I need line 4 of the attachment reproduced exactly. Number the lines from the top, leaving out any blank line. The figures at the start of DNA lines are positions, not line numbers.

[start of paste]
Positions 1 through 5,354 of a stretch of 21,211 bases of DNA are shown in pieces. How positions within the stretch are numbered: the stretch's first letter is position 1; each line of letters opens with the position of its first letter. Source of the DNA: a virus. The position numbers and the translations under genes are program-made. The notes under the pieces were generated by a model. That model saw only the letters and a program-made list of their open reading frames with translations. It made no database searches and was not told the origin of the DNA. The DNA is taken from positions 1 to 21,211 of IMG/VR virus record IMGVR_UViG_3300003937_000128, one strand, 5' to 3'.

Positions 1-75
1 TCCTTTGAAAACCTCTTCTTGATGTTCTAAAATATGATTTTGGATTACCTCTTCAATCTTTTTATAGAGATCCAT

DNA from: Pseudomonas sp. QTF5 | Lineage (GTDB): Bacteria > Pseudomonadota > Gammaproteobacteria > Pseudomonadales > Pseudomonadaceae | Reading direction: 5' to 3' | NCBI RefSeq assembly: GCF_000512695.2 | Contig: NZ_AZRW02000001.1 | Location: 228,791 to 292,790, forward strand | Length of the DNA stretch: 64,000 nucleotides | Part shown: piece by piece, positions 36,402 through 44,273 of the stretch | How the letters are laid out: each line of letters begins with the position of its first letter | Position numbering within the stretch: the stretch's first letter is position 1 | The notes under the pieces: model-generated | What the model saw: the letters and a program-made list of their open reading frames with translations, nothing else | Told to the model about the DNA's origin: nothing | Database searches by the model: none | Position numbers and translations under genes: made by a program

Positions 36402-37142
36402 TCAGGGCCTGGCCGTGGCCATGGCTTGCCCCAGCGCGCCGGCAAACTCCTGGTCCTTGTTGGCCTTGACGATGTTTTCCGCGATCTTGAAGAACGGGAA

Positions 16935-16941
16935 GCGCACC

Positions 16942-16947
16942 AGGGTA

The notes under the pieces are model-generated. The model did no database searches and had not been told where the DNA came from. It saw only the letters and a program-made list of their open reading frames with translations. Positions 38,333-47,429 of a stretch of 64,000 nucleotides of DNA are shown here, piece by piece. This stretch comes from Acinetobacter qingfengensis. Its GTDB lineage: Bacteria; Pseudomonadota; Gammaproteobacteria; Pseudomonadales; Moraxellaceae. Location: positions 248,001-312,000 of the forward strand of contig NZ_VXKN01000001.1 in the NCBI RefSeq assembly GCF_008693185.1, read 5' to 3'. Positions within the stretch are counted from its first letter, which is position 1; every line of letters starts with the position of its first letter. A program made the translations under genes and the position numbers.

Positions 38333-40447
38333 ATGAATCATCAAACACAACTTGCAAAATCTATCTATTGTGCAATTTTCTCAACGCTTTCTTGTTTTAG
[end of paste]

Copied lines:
DNA from: Pseudomonas sp. QTF5 | Lineage (GTDB): Bacteria > Pseudomonadota > Gammaproteobacteria > Pseudomonadales > Pseudomonadaceae | Reading direction: 5' to 3' | NCBI RefSeq assembly: GCF_000512695.2 | Contig: NZ_AZRW02000001.1 | Location: 228,791 to 292,790, forward strand | Length of the DNA stretch: 64,000 nucleotides | Part shown: piece by piece, positions 36,402 through 44,273 of the stretch | How the letters are laid out: each line of letters begins with the position of its first letter | Position numbering within the stretch: the stretch's first letter is position 1 | The notes under the pieces: model-generated | What the model saw: the letters and a program-made list of their open reading frames with translations, nothing else | Told to the model about the DNA's origin: nothing | Database searches by the model: none | Position numbers and translations under genes: made by a program